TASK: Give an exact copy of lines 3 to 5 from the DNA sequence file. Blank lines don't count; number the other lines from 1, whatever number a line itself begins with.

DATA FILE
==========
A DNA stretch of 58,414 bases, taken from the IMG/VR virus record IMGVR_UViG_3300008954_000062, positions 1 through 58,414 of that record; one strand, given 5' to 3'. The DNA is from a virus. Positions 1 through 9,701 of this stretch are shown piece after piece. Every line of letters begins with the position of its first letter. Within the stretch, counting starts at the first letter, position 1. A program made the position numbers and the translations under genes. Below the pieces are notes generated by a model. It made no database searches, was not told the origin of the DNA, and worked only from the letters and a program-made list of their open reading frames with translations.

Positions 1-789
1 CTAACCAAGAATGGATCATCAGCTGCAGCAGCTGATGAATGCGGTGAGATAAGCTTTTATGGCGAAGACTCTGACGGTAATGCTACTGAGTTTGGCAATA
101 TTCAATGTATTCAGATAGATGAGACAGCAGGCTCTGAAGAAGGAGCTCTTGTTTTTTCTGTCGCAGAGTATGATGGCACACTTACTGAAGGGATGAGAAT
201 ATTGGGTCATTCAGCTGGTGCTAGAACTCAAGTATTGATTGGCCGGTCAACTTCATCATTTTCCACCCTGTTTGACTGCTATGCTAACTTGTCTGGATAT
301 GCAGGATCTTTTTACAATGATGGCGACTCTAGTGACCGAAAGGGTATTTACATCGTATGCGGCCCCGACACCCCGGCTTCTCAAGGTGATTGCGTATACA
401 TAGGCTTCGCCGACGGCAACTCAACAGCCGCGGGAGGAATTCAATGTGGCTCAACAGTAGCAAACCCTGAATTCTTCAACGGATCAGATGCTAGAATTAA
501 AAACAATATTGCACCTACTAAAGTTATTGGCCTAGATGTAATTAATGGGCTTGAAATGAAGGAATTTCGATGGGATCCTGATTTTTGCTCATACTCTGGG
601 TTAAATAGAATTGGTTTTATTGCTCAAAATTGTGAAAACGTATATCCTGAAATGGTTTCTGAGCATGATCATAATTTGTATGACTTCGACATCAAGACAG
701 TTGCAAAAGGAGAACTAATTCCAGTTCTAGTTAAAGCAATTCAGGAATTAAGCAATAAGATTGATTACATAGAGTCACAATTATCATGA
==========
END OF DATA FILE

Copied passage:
1 CTAACCAAGAATGGATCATCAGCTGCAGCAGCTGATGAATGCGGTGAGATAAGCTTTTATGGCGAAGACTCTGACGGTAATGCTACTGAGTTTGGCAATA
101 TTCAATGTATTCAGATAGATGAGACAGCAGGCTCTGAAGAAGGAGCTCTTGTTTTTTCTGTCGCAGAGTATGATGGCACACTTACTGAAGGGATGAGAAT
201 ATTGGGTCATTCAGCTGGTGCTAGAACTCAAGTATTGATTGGCCGGTCAACTTCATCATTTTCCACCCTGTTTGACTGCTATGCTAACTTGTCTGGATAT